She'd never been the type to gush tears at weddings.... She always smiled and said the right thing at the right time. So why was she suddenly feeling like this? This wedding was a joyous occasion, not a time to shed tears.
And heaven knew what interpretation people would put on it if she did start to cry. She scanned the enormous number of guests all dressed up and smiling. Laurel could think of at least one or two who would put the worst possible slant on it. Then the damage would be done, and rumors would be rife around the city that she was heartbroken about Kara marrying Eli--after she had broken off her own engagement to him.
Laurel was utterly delighted for them both. She was relieved she wasn't marrying Eli.
But no one would believe that if she started to weep.
Get a grip.
Her eyes fell onto her mother.
Now there was reason to cry. Elizabeth Kincaid was a legendary Southern beauty. Everyone said she'd have been crowned Miss South Carolina, if she'd ever entered--but soft-spoken, eternally elegant Elizabeth had too much class to enter beauty pageants. Instead, after her family had fallen on hard times, she'd married Reginald Kincaid and become one of the most accomplished hostesses in Charleston and brought cachet to the nouveau riche Kincaid name.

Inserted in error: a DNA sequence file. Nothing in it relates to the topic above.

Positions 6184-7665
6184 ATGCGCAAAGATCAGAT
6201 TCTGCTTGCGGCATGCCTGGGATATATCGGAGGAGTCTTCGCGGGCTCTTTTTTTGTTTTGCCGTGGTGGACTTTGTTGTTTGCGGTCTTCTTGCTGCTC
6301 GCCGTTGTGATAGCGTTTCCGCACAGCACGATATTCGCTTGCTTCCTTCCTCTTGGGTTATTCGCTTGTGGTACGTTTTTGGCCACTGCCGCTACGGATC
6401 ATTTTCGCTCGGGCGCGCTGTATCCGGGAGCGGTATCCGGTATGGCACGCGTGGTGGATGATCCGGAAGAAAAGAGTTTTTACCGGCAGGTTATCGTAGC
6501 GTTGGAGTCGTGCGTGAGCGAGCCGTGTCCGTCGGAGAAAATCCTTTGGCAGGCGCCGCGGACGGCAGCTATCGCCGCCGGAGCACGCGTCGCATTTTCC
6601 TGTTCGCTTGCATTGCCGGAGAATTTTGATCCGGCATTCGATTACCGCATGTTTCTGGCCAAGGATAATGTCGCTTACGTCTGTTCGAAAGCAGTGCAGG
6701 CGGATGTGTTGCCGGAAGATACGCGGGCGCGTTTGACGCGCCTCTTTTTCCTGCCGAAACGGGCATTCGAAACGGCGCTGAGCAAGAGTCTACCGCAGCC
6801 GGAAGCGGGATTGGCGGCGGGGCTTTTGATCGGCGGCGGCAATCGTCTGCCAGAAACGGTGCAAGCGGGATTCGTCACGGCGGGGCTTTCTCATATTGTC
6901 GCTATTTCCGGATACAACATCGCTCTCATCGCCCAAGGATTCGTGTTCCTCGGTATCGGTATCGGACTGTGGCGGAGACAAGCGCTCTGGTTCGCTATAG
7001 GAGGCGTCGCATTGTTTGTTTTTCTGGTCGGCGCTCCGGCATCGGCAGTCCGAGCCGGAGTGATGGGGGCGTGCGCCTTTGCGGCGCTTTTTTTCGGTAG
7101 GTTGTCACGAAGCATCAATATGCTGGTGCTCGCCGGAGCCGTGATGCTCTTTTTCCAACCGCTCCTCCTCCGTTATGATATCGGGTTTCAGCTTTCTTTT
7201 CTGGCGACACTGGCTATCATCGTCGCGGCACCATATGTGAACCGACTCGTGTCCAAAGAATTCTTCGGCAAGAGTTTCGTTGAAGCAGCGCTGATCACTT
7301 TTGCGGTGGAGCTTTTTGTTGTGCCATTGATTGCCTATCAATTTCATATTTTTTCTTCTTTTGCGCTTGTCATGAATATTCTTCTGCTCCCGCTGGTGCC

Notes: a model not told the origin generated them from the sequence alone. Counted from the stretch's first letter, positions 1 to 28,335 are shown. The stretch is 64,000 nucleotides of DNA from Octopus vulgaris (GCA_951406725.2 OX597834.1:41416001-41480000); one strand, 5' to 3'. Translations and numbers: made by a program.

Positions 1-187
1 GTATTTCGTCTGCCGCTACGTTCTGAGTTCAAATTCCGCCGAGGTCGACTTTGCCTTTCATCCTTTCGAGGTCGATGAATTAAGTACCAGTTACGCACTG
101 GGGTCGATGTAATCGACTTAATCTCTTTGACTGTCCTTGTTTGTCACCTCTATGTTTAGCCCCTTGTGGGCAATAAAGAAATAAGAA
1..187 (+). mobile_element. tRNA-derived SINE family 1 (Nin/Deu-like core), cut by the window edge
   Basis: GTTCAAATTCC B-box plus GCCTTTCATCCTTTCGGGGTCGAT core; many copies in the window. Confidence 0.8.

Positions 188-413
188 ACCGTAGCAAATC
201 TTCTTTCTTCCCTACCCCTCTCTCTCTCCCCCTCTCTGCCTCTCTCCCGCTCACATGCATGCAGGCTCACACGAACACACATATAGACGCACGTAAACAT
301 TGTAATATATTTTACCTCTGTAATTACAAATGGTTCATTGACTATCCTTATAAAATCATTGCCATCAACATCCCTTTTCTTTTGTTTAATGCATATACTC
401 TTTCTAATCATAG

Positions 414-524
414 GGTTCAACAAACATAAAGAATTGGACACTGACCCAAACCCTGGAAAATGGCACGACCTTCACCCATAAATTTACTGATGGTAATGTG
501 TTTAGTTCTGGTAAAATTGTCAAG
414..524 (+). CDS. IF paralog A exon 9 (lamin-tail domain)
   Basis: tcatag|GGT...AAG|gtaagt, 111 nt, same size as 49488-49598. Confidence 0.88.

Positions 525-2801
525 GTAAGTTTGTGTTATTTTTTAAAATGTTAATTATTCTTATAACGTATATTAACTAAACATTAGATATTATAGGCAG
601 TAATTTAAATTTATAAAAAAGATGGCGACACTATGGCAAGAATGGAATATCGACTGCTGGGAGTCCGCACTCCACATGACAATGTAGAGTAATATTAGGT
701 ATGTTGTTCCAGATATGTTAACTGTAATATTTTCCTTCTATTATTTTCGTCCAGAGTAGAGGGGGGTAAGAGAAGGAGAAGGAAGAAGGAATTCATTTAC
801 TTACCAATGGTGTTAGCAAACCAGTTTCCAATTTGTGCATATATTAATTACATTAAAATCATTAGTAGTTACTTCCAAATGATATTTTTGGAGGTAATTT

She was smiling as she watched Kara and Eli tie the knot.
Yet the mother of the bride almost hadn't made it to the wedding. She'd been arrested for killing her husband. The police had believed they'd had enough evidence to make a case. In the past months, in the very darkest moments, Laurel had worried that her mother might actually be convicted of her father's murder.
But her mother had been cleared.
And now suspicion for her father's death rested on the brooding half brother Laurel and her siblings had learned about at her father's funeral. Laurel would never forget that day--or the shock that her father had been living a secret double life for decades.
Now Jack Sinclair sat beside his mother, Angela Sinclair. Her father's mistress--and life-long love.
On Angela's other side sat her other son. The Sinclairs had been invited here today because Elizabeth Kincaid believed in always doing the Right Thing--even when it cost her dearly. The contrast between the half brothers was stark. Alan had none of Jack's dark moodiness. Blond and light, he was like the sun bursting through his half brother's dark thunder cloud.
Laurel decided she was becoming fanciful.
"You may kiss the bride," the celebrant was saying.